Don’t miss the artisanal honey producer Apicoltura Canavesana or Enoteca on this road, both of which have the Maestro del Gusto Slow Food recognition for high quality products that represent the territory. Down a small alleyway off the main street, the honey shop holds rows of organic, Canavese gold, from rose hip to wild flower honey, and different honey-based products. The Vino e Dintorni Enoteca, artistically decorated inside with wooden wine crate slats forming tables and decoration, offers great wines from all over Italy and abroad. Stop for a tasting and a plate of local cheese and meats for lunch; or, if in need of heartier fare, La Mugnaia down the street is popular with the locals.
A visit to Ivrea is not complete without a stop at the Duomo and Castle. Across from the City Hall in Piazza Ferruccia Nazionale is Via Cattedrale: follow this aptly named road up to an ancient stone wall. Before taking the cobblestoned steps up, read the small plaque explaining that the curvature of the buildings mimics that which stood in this space millennia ago: an ancient Roman amphitheater, back when Ivrea was known as Epodria in 1 AD (epo for horse and reda for carrier; they were renowned horse-trainers). It held over 10,000 spectators. Ascend the steps and enter the piazza of the Duomo, initially built in the 10th century overtop a 4th century pagan temple (later undergoing several reconstructions). If the front door is not open, the side door always is. The crypt, a remnant of the original 10th century structure, contains several ancient frescoes and has only recently been opened to visitors.
From here, follow signs to the Castle, which was built in 1358 by Count Amadesu VI of Piemonte’s ever-present Savoy family. The castle was constructed for defense and sits high over Ivrea, offering a beautiful view of the city below.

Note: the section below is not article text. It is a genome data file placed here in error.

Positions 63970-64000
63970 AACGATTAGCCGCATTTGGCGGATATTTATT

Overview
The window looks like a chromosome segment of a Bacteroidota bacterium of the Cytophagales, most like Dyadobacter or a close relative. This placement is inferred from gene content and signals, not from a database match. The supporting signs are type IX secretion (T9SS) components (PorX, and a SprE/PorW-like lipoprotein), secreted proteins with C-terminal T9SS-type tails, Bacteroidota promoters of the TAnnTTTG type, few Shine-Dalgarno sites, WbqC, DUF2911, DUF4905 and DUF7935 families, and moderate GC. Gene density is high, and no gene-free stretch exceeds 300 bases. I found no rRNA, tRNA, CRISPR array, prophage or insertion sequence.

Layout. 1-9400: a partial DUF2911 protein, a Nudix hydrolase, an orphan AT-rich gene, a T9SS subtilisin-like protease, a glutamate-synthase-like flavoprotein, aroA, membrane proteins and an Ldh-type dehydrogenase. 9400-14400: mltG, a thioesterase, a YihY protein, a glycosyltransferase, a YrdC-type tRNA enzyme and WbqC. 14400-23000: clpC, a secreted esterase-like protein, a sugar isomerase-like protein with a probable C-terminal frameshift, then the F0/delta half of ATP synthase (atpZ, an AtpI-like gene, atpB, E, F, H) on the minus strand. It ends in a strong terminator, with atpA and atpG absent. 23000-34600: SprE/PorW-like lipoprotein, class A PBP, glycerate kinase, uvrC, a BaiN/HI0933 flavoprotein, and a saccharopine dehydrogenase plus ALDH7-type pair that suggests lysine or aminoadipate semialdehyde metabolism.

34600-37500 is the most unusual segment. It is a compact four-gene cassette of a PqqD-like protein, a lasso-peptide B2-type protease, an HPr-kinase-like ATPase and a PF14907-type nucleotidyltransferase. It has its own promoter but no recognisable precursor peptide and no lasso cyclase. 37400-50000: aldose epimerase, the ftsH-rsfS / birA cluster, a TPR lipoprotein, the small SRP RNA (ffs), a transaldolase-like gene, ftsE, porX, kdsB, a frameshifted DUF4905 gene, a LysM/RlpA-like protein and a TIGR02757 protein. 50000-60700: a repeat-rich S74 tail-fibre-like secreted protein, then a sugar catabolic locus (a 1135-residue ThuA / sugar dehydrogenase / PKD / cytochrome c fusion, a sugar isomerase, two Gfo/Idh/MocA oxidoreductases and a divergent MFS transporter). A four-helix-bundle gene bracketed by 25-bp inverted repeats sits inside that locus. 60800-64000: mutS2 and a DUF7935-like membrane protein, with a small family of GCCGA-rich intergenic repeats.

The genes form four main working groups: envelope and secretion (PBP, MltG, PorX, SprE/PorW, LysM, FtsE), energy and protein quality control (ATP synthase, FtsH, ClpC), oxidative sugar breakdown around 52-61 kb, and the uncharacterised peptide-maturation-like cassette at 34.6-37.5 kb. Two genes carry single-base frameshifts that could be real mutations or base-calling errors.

As Olivetti’s statue attests, however, Ivrea is not just a town of the past. The open air Modern Architecture Museum (MaAM—Museo a cielo aperto di Architetture di Ivrea) is a 2-km walk on Via Jervis that leads visitors on a tour to the buildings that are most representative of Olivetti’s legacy. It has seven stopping points that pass by the most important landmarks of his industry.
Where to Stop in Ivrea
Torre di Santo Stefano
Corso Re Umberto, 10015 Ivrea (TO)
Tel. +39 0125.424340
Via Palestro, 10015 Ivrea (TO)
B&B Spazio Bianco
Via dei Patrioti, 17, 10015 Ivrea (TO)
Tel. +39 0125 425857
Piazza Ottinetti, 10015 Ivrea (TO)
Tel. +39 0125 410311
Via Corte D'Assise, 21, 10015 Ivrea (TO)
Tel. +39 349 473 8027
Enoteca Vino e Dintorni
Via Arduino, 126, 10015 Ivrea (TO)
Tel. +39 0125 641223
Via Arduino, 53 - 10015 Ivrea (TO)
Tel. +39 0125 40530
Duomo di Ivrea
Piazza Castello, 16 - 10015 Ivrea (TO)
Tel. +39 0125 40109
Piazza Castello, 10 - 10015 Ivrea (TO)
Museo dell'Architettura Moderna di Ivrea
2-km course along Via Jervis
To know more, contact the Assessorato alla Cultura
Via Piave, 10 - 10015 Ivrea (TO)
Tel. +39 0125 410311 - 313